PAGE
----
Weight Watchers


Weight Watchers Review

Weight Watchers is one of the best known diet programs in the world today. Endorsed by countless celebrities, Weight Watchers promises to let dieters eat what they want – as long as they keep track of the number of “points” they’re eating in each dish.

How does Weight Watchers work? Is it worth the price? Does it actually live up to the hype? Find out everything you’ve ever wanted to know about Weight Watchers today in our Weight Watchers review.

Weight Watchers

What is Weight Watchers?

Weight Watchers is a diet program which offers a number of different weight loss systems. Popular systems include PointsPlus, where dieters keep track of their meals using a points-based system, and Simple Start, which includes motivational support and eating tips.

Weight Watchers was founded way back in 1963. Founder Jean Nidetch would invite friends over to her house in Queens, New York and talk about the best ways to lose weight.

As the official Weight Watchers website describes,

“that group of friends has grown to millions of women and men around the world who’ve joined Weight Watchers to lose weight and lead healthier lives.”

Today, Weight Watchers International, Inc. is headquartered at 675 Avenue of the Americas in New York, New York. Inc. The company sells packaged foods, weight loss advice, and exercise products.

Weight Watchers International, Inc. is owned by Artal Group, a Luxembourg-based company which purchased Weight Watchers in 1999.

The company is publically traded on the New York Stock Exchange (NYSE) under the stock symbol WTW.

What does Weight Watchers Sell?

Weight Watchers has changed its offerings over the years. Today, Weight Watchers products aim to take full advantage of mobile technology and social media.

Here are the weight loss plans currently sold by Weight Watchers:

Online Plus Weight Loss Plan: $19.95 per month
Meetings + Online Plus: $44.95 per month
Personal Coaching + Online Plus: $54.95 per month
Total Access: $69.95 per month

See detailed information about each plan below.

How Do the Weight Watchers Weight Loss Plans Work?

The base Weight Watchers plan is called OnlinePlus. OnlinePlus gives you full access to the Weight Watchers site, including all of the following materials:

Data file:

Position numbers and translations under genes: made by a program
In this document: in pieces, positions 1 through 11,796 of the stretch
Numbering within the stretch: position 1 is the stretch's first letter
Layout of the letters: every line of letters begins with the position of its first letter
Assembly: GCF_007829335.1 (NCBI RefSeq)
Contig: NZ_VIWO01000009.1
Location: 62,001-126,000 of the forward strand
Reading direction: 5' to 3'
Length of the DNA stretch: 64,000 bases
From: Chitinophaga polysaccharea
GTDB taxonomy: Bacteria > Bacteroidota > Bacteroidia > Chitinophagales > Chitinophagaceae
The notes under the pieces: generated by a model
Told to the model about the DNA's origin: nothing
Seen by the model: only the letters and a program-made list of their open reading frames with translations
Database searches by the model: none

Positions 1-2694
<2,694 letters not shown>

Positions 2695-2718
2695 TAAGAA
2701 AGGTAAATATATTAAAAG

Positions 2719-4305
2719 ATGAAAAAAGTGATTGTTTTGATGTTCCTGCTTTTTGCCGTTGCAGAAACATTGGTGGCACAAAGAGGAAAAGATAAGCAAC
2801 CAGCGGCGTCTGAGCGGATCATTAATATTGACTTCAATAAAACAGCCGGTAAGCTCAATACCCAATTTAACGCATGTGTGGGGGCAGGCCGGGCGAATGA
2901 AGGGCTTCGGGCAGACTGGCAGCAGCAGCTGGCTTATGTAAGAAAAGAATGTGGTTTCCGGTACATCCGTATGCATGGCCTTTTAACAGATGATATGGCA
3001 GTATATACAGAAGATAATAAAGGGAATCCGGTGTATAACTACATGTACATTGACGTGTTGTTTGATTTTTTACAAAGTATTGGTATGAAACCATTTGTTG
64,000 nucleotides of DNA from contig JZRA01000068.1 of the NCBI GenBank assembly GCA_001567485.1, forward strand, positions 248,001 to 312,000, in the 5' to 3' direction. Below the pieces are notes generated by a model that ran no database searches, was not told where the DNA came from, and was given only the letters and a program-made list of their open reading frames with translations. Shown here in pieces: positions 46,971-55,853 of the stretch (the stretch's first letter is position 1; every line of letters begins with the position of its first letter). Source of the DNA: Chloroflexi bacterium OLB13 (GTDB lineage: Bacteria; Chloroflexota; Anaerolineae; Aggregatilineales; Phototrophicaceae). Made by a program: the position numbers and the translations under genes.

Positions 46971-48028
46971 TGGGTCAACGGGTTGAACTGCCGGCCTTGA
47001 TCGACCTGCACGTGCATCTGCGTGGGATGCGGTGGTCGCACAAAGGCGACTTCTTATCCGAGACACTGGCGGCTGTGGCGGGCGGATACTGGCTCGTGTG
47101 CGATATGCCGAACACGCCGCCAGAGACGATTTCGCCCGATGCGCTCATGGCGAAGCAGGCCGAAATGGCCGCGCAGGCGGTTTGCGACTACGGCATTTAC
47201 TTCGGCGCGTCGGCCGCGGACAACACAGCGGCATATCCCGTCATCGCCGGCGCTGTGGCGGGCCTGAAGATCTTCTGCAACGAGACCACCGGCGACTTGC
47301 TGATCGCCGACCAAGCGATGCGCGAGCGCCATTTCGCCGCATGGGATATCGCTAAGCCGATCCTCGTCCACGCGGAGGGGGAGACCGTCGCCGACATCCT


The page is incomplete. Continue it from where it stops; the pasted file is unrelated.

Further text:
24/7 Expert Chat: Talk to weight loss experts who will “give strategies, “answer any question” and “help you reach your goals” according to the official site.

Proven PointsPlus System: This is the system that made Weight Watchers famous. Different foods and meals are assigned different point values. If you follow your recommended points values (which vary according to your weight, target weight, gender, and size), you’ll lose weight.

Digital Tools and Mobile Apps: Weight Watchers has Android and iOS apps that let you track your weight, food, and activity over time. The apps also include a recipe builder, cheat sheets, and restaurant guides which help you make healthy choices on-the-go.

Recipes and Customized Meal Ideas: There are over 4,000 Weight Watchers-approved recipes designed to meet dietary preferences and nutritional needs. Meals can be vegetarian, vegan, gluten-free, or have no restrictions at all. The goal is to keep dieting fresh and interesting.

Sync with Fitness Devices: Weight Watchers gets along with popular fitness trackers, including FitBit, Jawbone, and its own branded fitness tracker called ActiveLink.

Video Learning: Weight Watchers publishes hundreds of 2 minute “bites” on its website which promise to help dieters learn something new they can try for themselves.

Once again, all of the above options are included in the Online Plus plan, which costs $20 per month.

If you want to become more committed to the Weight Watchers lifestyle, then there are other options available. You can sign up for Meetings, which includes everything in OnlinePlus as well as local meetings for $45 per month. Those meetings promise to provide weight loss support in a social setting and you can meet with other people trying to lose weight in your area.

The Weight Watchers Personal Coaching program, on the other hand, provides 1:1 support with a weight loss expert, but no local meetings.

If you want everything Weight Watchers has to offer, including the local meetings and 1:1 support, then you can buy the Total Access plan for $70 per month.

What Happens at a Weight Watchers Meeting?

As mentioned above, Weight Watchers was founded in 1963 when a group of friends would regularly meet to discuss weight loss advice.

For years, Weight Watchers meetings formed the core of the program. Today, the online resources and apps tend to be more popular, although meetings still play a critical role.